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scientific articles

Red blood cell transfusions during sickle cell anemia vaso-occlusive crises: a report from the magnesium in crisis (MAGiC) study

key information

source: Transfusion

year: 2017

authors: Hulbert ML, Panepinto JA, Scott JP, Liem RI, Cook LJ, Simmons T, Brousseau DC


Little is known about red blood cell (RBC) transfusion practices for children hospitalized for a sickle cell vaso-occlusive pain crisis (VOC). We hypothesized that transfusion would be associated with the development of acute chest syndrome (ACS), lower hemoglobin (Hb) concentration, and lack of hydroxyurea therapy.

This is a secondary analysis of all children admitted for a sickle cell pain crisis enrolled in the Magnesium in Crisis (MAGiC) randomized trial; all had HbSS or S-β0 thalassemia. ACS development and transfusion administration were prospectively collected during the parent trial. All Hb values during the hospitalization were recorded, as was parent report of child receiving hydroxyurea. Relative risks (RRs) of transfusion were compared between groups.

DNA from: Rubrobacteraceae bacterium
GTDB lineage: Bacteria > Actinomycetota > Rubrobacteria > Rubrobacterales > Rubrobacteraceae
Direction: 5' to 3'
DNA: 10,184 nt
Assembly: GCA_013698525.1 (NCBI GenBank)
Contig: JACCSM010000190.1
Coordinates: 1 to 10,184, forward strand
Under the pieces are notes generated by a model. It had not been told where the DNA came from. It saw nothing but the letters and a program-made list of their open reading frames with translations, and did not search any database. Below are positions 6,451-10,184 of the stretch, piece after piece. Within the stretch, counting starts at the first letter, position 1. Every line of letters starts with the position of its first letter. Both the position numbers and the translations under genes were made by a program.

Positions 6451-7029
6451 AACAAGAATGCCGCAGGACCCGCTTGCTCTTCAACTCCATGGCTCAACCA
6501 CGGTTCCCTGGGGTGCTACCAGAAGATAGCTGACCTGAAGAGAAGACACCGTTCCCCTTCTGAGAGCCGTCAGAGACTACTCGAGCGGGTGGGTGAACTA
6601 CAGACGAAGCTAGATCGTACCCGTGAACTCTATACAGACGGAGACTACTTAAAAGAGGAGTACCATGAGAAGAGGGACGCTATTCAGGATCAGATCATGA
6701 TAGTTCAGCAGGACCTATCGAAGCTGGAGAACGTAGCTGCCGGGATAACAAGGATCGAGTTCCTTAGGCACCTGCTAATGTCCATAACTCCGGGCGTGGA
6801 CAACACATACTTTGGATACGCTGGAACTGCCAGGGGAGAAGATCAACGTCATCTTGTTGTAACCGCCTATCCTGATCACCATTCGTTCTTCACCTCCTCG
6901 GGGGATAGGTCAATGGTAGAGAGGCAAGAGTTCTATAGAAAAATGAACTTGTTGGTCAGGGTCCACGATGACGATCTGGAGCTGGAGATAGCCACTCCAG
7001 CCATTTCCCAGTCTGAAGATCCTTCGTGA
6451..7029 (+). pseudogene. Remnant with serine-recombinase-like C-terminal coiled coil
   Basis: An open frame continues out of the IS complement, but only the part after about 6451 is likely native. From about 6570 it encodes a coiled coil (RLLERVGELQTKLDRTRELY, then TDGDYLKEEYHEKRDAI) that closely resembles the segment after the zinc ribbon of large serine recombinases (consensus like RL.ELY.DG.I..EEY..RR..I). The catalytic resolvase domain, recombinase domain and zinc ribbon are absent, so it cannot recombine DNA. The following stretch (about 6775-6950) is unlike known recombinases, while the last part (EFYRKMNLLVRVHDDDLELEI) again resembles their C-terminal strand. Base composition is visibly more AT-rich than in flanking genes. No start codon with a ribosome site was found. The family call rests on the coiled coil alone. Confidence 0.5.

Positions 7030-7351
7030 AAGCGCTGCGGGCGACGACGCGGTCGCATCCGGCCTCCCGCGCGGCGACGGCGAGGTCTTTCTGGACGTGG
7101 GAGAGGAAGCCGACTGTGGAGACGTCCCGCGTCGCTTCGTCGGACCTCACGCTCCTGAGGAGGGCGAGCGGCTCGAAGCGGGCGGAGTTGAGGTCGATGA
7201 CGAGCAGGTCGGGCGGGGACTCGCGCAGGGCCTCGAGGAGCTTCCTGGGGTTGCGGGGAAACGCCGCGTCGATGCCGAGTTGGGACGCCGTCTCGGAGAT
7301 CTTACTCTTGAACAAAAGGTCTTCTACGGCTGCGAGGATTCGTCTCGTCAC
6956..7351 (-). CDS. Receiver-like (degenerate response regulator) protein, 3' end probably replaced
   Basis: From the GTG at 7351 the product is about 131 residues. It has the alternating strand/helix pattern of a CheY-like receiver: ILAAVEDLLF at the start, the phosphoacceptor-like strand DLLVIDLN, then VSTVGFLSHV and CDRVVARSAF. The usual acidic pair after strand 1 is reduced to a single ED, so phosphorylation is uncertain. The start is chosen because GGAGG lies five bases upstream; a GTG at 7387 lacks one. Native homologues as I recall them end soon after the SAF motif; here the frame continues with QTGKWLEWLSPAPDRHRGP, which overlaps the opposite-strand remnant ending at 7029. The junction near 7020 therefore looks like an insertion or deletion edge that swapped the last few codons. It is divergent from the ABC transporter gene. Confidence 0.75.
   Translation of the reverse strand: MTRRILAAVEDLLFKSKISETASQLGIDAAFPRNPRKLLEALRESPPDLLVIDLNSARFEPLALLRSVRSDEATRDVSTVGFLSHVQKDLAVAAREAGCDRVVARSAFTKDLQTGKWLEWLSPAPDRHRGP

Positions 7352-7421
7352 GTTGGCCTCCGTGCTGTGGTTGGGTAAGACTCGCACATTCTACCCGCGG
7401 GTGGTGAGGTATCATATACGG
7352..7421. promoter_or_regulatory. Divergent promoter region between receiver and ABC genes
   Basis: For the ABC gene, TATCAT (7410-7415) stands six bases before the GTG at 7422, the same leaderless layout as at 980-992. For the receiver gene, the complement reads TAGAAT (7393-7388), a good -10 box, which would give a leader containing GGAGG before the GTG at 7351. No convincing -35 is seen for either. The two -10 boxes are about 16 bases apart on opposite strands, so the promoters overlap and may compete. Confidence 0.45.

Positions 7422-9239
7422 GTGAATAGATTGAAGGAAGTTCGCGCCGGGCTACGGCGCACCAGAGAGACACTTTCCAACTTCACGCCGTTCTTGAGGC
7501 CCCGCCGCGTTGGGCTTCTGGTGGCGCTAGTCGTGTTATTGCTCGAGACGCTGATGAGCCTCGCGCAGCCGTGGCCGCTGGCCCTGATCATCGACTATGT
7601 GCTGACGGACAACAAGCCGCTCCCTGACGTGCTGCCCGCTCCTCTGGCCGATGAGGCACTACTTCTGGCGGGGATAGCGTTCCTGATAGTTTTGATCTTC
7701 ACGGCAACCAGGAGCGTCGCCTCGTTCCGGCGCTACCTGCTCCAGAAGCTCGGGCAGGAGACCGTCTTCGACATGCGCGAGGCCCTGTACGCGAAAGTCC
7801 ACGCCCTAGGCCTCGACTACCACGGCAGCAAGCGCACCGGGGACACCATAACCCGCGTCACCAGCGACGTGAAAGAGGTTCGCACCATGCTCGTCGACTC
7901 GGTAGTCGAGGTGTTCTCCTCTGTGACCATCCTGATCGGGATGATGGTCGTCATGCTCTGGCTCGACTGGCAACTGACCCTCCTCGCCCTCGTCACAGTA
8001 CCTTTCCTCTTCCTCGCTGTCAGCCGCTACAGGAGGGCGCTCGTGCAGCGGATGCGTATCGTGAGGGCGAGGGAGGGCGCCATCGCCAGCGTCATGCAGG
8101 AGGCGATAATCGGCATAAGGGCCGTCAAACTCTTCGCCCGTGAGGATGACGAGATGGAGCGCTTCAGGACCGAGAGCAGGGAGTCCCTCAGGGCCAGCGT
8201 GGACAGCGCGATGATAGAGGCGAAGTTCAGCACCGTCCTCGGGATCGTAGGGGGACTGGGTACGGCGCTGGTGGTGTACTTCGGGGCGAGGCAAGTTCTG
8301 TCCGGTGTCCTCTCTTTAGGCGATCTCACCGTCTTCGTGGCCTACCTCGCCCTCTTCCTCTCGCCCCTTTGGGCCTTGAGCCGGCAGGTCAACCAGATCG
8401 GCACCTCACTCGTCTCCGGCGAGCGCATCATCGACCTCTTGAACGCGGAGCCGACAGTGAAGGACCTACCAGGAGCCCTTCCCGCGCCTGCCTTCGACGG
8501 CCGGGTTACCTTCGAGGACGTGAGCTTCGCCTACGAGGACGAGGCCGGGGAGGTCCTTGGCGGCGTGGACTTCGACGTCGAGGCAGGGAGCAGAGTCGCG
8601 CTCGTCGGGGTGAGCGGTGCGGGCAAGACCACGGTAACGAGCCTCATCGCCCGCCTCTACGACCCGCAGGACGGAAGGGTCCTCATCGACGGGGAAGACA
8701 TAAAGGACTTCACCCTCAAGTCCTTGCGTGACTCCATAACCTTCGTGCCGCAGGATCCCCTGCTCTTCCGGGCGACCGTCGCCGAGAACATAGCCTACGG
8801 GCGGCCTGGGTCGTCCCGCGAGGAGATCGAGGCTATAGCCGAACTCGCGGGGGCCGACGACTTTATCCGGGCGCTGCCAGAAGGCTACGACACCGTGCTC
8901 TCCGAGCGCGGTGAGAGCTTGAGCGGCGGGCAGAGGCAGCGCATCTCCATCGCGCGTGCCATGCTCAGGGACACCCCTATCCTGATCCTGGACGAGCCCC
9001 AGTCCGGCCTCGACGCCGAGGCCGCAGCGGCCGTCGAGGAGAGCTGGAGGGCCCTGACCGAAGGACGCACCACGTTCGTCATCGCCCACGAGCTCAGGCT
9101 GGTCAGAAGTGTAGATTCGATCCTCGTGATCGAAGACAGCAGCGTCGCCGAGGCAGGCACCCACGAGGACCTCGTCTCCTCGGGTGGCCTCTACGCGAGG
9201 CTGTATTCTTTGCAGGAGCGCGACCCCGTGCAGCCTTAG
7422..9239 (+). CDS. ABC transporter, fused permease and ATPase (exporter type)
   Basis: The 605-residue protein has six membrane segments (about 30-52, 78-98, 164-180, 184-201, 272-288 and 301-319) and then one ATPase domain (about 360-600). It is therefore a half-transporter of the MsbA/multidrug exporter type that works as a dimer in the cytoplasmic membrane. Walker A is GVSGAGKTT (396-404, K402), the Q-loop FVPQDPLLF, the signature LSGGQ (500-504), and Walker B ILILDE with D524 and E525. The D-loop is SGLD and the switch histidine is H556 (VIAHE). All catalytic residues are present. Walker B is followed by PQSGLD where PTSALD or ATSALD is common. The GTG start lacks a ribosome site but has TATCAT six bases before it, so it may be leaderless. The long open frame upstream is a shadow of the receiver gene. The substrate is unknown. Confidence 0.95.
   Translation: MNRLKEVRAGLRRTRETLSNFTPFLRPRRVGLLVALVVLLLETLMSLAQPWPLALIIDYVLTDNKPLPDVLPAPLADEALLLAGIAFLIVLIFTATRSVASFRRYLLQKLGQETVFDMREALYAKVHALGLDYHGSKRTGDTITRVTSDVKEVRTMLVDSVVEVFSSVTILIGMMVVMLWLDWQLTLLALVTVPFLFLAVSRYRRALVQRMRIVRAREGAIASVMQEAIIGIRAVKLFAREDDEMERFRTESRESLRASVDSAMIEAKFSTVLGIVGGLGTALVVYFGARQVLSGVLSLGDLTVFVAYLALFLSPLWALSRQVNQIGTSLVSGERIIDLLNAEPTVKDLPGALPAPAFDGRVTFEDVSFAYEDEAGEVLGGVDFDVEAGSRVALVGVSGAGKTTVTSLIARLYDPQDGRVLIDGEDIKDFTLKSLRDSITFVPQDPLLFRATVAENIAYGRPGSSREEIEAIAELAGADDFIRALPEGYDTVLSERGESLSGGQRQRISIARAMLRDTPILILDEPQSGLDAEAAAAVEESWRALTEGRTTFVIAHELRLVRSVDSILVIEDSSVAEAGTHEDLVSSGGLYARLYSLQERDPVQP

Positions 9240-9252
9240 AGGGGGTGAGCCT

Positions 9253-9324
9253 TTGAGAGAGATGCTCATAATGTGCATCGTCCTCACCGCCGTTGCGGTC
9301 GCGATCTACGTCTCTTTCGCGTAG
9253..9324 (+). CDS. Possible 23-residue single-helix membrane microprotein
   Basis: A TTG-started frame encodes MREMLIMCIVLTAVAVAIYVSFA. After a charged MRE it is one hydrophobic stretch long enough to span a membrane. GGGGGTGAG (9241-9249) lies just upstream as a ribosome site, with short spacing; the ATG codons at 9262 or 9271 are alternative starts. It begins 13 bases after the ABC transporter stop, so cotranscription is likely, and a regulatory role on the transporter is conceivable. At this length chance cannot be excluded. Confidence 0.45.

Of 204 enrolled children, 40 (19.6%) received a transfusion. Of the 30 children who developed ACS, 22 (73.3%) received transfusions compared to 18 of 174 (10.3%) without ACS: the RR of transfusion in children with ACS was 7.1 (95% confidence interval [CI], 4.4-11.5). Among those without ACS, the lowest Hb was most strongly associated with transfusions: RR was 3.1 (95% CI 2.0 – 4.7) for each 1 g/dL decrease in lowest Hb. In a binary recursive partitioning model for those without ACS, a lowest recorded Hb level of less than 6.3 g/dL was significantly associated with transfusion during admission (p < 0.01). Hydroxyurea use was not associated with transfusions in any analysis.

ACS increased the RR of transfusion in children hospitalized for VOC sevenfold. In children without ACS, transfusion was associated with lowest Hb concentration, particularly Hb concentration of less than 6.3 g/dL.

organization: Washington University School of Medicine; Medical College of Wisconsin; Northwestern University School of Medicine, Chicago; University of Utah

DOI: 10.1111/trf.14155

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